If your blood type is Rh Negative, contact us immediately if you have any vaginal bleeding so that we can determine whether or not you need to receive a Rhogam injection.

Medications and Pregnancy

As a general rule, no drug should be taken during pregnancy unless the benefit of that medication is significant. The first 12 weeks of a pregnancy are the most crucial time for development of the baby. Therefore, no medications (other than prenatal vitamins) should be taken unless the benefit outweighs the risks.




  • Take a prenatal vitamin that includes at least 400 micrograms (mcg) of folic acid, 200-400 IU of Vitamin D, and 220 mcg of iodine.
  • Take one low-dose (81 mg) aspirin daily – begin by 12 weeks gestation. This will decrease the risk of pre-eclampsia.
  • If you do not consume two to three servings of dairy daily, take a calcium supplement (1200 mg).
  • Choline – can promote fetal brain development. This is found in eggs, beef liver, and chicken liver.


The following are minimally absorbed into the bloodstream following topical use, so are likely safe to use during pregnancy:

  • Benzoyl peroxide
  • Clindamycin
  • Erythromycin
  • Salicylic acid (if applied to intact skin)
  • Sunscreens (oxybenzone, octocrylene, octisalate)
  • Self-tanning
  • Hair color/Highlights – as long as you are in a well-ventilated area while color is being applied.

Avoid the following skincare products:

  • Tretinoin
  • Retinoids
  • Hydroquinone


  • Oil-based paint fumes
  • Insecticides  (OK to use Deet-containing insect repellant)
  • Artificial sweeteners
  • Exhaust fumes
  • Large doses of vitamins
  • Unusual herbs (Saint John’s Wort, Don Quai, Ginseng, Yarrow, Pennyroyal, Ephedra, Licorice Root)
  • Cat feces (due to toxoplasmosis)

Gestational Diabetes Test

Gestational diabetes is a condition of pregnancy in which the mother’s body acts diabetic only during her pregnancy. Identifying the disease will reduce the risk to both mother and child. Please take this

A blood screening test has been developed to help identify those patients who have developed gestational diabetes. The test will be performed at approximately 24-28 weeks gestation on all pregnant patients. Having a screening test prevents all patients from completing a three-hour glucose tolerance test, which is both more expensive and time-consuming. Those patients whose screening test comes back abnormally high will then require more definitive testing.

Please click here to view the full glucose screening test instructions.

CPL Laboratory hours:

8:00 AM to 5:00 PM, Monday through Friday
8:00 AM to Noon on Saturday

CPL location:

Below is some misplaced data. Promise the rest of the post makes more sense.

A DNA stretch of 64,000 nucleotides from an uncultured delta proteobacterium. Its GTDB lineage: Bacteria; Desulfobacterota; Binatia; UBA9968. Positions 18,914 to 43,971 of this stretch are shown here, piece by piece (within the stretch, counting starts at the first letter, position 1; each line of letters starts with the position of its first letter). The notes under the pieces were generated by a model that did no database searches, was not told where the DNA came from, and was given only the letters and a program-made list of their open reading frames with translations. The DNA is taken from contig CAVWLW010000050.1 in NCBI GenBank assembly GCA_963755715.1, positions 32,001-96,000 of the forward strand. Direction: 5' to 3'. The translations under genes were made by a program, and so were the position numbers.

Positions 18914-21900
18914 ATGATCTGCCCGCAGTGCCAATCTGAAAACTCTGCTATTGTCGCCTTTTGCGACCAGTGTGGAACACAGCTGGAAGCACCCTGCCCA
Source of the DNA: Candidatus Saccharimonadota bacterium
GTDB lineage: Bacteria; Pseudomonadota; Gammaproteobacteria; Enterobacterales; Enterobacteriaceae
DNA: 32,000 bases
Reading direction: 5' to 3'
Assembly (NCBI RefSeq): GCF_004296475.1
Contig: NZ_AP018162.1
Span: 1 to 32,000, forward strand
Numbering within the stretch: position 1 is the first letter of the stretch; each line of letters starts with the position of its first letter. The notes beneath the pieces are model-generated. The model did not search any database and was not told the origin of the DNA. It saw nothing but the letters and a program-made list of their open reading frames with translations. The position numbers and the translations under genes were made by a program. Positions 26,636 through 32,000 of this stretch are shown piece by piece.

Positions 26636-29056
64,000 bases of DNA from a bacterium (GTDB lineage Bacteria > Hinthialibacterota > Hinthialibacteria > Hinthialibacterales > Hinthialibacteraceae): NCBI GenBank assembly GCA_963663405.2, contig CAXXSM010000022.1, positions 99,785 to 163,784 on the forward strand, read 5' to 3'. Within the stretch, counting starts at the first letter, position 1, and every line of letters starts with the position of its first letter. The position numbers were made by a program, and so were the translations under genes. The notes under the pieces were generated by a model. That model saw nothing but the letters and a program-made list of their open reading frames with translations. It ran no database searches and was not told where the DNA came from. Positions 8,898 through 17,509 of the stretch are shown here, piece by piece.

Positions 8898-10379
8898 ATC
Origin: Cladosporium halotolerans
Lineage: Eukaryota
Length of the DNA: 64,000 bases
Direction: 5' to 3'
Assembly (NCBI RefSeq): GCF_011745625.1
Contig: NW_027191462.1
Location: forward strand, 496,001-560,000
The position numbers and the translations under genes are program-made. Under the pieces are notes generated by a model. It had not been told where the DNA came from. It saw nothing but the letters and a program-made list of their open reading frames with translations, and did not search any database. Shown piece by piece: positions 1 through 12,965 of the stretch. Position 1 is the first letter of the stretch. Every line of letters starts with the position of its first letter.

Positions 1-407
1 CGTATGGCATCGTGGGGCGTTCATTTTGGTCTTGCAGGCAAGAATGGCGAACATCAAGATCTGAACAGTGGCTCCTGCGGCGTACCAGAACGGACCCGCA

Suite #111, Margot Perot Building


Will be emailed to you within the week following your blood draw. If you do not receive an email within the week, please contact Dr. Dullye’s office.

Working During/After Pregnancy

As long as you and your baby are healthy and your job presents no special hazards, you should be able to work as long as you want. In certain situations, you may need to give up certain tasks or transfer to another position until after the baby is born.

Most women are, physically, able to return to work six weeks after a vaginal delivery and eight weeks following a cesarean section. In the rare event that you experience a pregnancy, delivery, or postpartum complication, this may need to be extended.

According to the Family & Medical Leave Act (FMLA), “eligible” employees are able to take off up to 12 workweeks in any 12-month period for the birth or adoption of a child, to care for a family member, or if the employees themselves have a serious health condition. However, the employer is not required to pay the employee for this time off. This includes prenatal and postpartum care.

Most pregnancies are not disabling. For some women, pregnancy could become a disability if problems arise. There are two types of pregnancy-related disability:

  • Disability caused by the pregnancy itself: some symptoms of pregnancy may cause short-term or partial disability. Giving birth also causes short-term disability (six weeks for vaginal delivery, eight weeks for cesarean section).
  • Disability caused by pregnancy complications: more severe problems or conditions you had before getting pregnant may worsen during pregnancy and cause longer disability.

We are happy to complete any FMLA and/or disability forms that are required by your employer. We ask that you mail, fax, or bring the forms with you to your appointment. The forms will be completed by your next scheduled appointment.

With regard to disability, we will complete the forms as follows:

  • Uncomplicated vaginal delivery: six weeks
  • Uncomplicated cesarean section: eight weeks

Unless documented complicating factors occur, we are unable to extend the disability any longer than stated above. If complications occur during the pregnancy or postpartum period, we will alter the time of disability as necessary.

Group B Strep Infection During Pregnancy

What Is Group B Strep?

Group B Streptococcus (GBS) is a bacteria frequently and normally found in the vagina of women. In fact, one-third of all healthy women are found to have GBS in the vagina. Although this bacteria does not typically cause symptoms or problems for the woman, it can occasionally cause severe and life-threatening infections in newborns. GBS is NOT a sexually transmitted disease. GBS is not the same as Group A Strep, which causes “Strep throat.”